Media Blasters // 1991 // 97 Minutes // Not Rated
Reviewed by Judge David Johnson // December 13th, 2006
She's beautiful. She destroys evil. She's a huntress.
More rubber-suit import action from the land of the rising sun? Yes please!
When your home planet is assaulted by an indestructible alien with a worm-like extendable woman's face, who do you call? How about Iria (Yuko Moriyama) and her sidekick, Bob, a talking computer? These two are the galaxy's premier bounty hunters and have been dispatched to recapture Zeiram, a genetically-engineered killing machine that's escaped from space custody and is on the rampage.
To bring Zeiram in, Iria stops first at Earth to set up base camp, and then enter The Zone, a virtual reality created for bad-ass space warriors to do battle against each other. But as Iria teleports in, she accidentally brings along a couple of goofy electricians into The Zone. With bystanders now drawn into the fray against the deadliest foe they've ever faced, Iria and Bob will have to draw on all their cunning and high-tech plastic-looking laser rifles to pull this one out.
Zeiram started out so promising. In an all black-and-white preamble, we see Zeiram escape his police captors with much violence. Body parts get mangled, faces are smashed, and fluid spouts in geysers, all in that over-the-top, rubber-suited flavor that is whacked-out Japanese sci-fi mayhem.
Then the brakes are applied, and aside from a few nifty action sequences, Zeiram drags. The high-points, action-wise are the face-offs between Iria and Zeiram, the biggest hitter happening close to the beginning. Skip ahead some chapters and we're at the finale, a stunning exercise in the art of multiple denouements (Peter Jackson must have been taking notes), and, thankfully some more action. But the middle third is comprised of the two bumbling electricians trying to make their way through The Zone after they are mistakenly left behind, with Iria talking them through the danger.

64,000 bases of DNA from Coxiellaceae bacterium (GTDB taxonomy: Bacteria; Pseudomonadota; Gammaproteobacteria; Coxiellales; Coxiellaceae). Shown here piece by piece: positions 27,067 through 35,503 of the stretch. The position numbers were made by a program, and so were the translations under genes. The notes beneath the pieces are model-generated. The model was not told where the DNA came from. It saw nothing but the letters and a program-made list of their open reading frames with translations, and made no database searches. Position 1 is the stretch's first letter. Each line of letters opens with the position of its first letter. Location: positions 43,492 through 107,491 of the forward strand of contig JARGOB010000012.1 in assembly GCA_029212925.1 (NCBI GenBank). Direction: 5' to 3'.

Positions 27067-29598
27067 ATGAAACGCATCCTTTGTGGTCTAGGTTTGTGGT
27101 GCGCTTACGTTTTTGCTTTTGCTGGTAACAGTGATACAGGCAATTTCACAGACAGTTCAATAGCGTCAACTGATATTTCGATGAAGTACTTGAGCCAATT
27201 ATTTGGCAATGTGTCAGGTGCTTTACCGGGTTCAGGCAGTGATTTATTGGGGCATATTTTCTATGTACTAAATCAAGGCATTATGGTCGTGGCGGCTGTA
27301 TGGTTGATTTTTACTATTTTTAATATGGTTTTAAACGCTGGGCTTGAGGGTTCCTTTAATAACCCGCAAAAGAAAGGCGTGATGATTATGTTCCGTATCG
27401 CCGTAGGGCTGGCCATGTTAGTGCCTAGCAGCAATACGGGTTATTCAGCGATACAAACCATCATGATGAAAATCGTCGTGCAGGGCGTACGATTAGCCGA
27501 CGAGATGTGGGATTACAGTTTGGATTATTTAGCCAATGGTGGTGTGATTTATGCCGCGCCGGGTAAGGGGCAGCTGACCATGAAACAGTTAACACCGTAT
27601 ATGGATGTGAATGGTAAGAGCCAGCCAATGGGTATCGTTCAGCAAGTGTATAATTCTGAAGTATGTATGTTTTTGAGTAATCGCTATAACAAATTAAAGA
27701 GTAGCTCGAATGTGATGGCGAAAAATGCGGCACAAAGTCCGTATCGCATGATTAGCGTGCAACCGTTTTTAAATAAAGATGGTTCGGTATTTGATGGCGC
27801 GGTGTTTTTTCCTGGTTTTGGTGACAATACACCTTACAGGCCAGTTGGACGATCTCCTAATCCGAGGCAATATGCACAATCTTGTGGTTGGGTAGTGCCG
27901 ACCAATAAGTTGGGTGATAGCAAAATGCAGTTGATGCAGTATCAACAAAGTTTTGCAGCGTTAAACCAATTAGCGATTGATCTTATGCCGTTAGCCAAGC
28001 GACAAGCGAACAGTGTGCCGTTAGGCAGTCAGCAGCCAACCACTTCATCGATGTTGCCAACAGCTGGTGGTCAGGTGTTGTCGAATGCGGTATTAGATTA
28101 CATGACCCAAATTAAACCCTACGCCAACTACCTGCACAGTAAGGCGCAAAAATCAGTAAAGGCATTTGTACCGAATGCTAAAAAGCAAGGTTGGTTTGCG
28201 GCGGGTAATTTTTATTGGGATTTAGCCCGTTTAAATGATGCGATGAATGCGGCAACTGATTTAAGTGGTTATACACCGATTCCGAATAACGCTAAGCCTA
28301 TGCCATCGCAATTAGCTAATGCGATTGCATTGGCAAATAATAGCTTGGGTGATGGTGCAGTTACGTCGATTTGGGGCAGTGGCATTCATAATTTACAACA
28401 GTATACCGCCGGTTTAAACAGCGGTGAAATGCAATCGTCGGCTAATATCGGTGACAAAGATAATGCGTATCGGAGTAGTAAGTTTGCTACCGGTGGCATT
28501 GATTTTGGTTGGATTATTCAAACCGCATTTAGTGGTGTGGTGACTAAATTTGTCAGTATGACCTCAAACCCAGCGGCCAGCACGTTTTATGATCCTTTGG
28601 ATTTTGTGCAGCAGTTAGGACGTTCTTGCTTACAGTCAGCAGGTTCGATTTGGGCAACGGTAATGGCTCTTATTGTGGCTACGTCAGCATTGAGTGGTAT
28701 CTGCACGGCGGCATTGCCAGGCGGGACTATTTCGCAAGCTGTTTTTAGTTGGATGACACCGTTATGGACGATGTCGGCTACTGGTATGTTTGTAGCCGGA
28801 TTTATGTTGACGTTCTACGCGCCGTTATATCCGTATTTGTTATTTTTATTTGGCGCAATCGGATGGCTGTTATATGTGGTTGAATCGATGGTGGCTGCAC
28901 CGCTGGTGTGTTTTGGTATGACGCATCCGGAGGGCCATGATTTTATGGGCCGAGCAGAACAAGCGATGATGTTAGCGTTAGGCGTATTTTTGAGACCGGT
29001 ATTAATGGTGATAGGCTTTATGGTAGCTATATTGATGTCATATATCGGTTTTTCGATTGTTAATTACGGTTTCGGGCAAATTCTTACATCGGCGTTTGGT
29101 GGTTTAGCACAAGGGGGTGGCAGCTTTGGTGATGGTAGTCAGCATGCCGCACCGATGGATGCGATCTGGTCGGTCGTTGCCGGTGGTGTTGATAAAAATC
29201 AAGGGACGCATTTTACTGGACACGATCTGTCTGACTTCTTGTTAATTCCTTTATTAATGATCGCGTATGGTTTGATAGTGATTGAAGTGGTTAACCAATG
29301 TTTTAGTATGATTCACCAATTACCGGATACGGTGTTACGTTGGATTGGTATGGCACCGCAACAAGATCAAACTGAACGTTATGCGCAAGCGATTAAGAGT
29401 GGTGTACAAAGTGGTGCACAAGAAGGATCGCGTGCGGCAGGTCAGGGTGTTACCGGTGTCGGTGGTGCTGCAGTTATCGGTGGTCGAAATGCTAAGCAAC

Talking. There's so much talking in this movie. Or maybe it felt like there was so much talking. I don't know, but it seemed those sequences where Iria and Bob droned on and on about obeying the by-laws of interstellar bounty-hunting and ensuring that no civilians died so that they could keep their licenses felt unending and monotonous. And Bob's deadpan, computer-speak shtick quickly devolved into tedium, which didn't do much to make the material more entertaining.
The action respites between the chattiness are much-welcomed and, for the most part, a lot of fun to watch. Zeriam is a ridiculous creation, a lumbering behemoth with a tentacle face not unlike those things from Tremors. Iria is no slouch either, as she's been outfitted with some bulky plastic super-armor that, while the get-up strikes me as counter-productive (her helmet resembles some kind of archaic third-party NES attachment), it goes a long way in giving the film a unique look. The visual effects are largely prehistoric, yet engaging in a schlocky way. Dig the portable prison, which engulfs its victim in some poorly-rendered CGI, then following a convenient edit, turns into what appears to be one of those giant, inflatable Santa snow-globes you can buy at Wal-Mart. Finally, the filmmakers have included nifty stop-motion animation for the climactic creature effects, which is always cool (though the sequence where they're used feels very Terminator-esque).
As can be expected with the Tokyo Shock branch of the Meida Blasters studio, this DVD delivers on the technical front. The 1.77:1 anamorphic widescreen transfer looks terrific, rejuvenated from its source materials, and boasting solid color works and detailing. Japanese and English stereo tracks accompany; I stuck with the dubbed audio because it fit the tone of the film more. English subtitles are available.
The only extra of interest is a decent making-of, featuring interviews with director Keita Amemiya and Yuko Moriyama. Trailers cap off the set.
There's some good fun to be had here: the action is fast and frenzied and littered with over-the-top effects and the film boasts a laid-back, lighthearted tone, which is infectious. Unfortunately, a slow pace and too-long dialogue scenes keep Zeiram from being a real find.
Not guilty, but next time keep the dopey electricians at home.
Review content copyright © 2006 David Johnson; Site layout and review format copyright © 1998 - 2016 HipClick Designs LLC
Scales of Justice
Studio: Media Blasters
* 1.78:1 Anamorphic
* Dolby Digital 2.0 Stereo (English)
* Dolby Digital 2.0 Stereo (Japanese)
Running Time: 97 Minutes
Release Year: 1991
MPAA Rating: Not Rated
* Making-of Feature